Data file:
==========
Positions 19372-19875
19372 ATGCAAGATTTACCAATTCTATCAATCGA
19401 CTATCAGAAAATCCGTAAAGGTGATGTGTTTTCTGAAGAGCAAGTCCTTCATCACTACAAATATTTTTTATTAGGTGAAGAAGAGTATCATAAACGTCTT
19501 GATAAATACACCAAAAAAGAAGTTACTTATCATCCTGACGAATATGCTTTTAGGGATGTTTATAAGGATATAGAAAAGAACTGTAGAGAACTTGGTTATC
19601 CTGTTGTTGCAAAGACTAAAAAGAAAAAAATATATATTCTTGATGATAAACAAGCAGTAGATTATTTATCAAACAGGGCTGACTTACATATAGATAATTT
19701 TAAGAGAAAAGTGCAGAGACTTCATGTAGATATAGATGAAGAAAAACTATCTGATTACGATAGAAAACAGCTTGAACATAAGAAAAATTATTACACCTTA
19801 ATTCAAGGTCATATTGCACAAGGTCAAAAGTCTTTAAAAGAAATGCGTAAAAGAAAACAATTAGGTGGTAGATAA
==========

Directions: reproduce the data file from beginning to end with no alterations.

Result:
Positions 19372-19875
19372 ATGCAAGATTTACCAATTCTATCAATCGA
19401 CTATCAGAAAATCCGTAAAGGTGATGTGTTTTCTGAAGAGCAAGTCCTTCATCACTACAAATATTTTTTATTAGGTGAAGAAGAGTATCATAAACGTCTT
19501 GATAAATACACCAAAAAAGAAGTTACTTATCATCCTGACGAATATGCTTTTAGGGATGTTTATAAGGATATAGAAAAGAACTGTAGAGAACTTGGTTATC
19601 CTGTTGTTGCAAAGACTAAAAAGAAAAAAATATATATTCTTGATGATAAACAAGCAGTAGATTATTTATCAAACAGGGCTGACTTACATATAGATAATTT
19701 TAAGAGAAAAGTGCAGAGACTTCATGTAGATATAGATGAAGAAAAACTATCTGATTACGATAGAAAACAGCTTGAACATAAGAAAAATTATTACACCTTA
19801 ATTCAAGGTCATATTGCACAAGGTCAAAAGTCTTTAAAAGAAATGCGTAAAAGAAAACAATTAGGTGGTAGATAA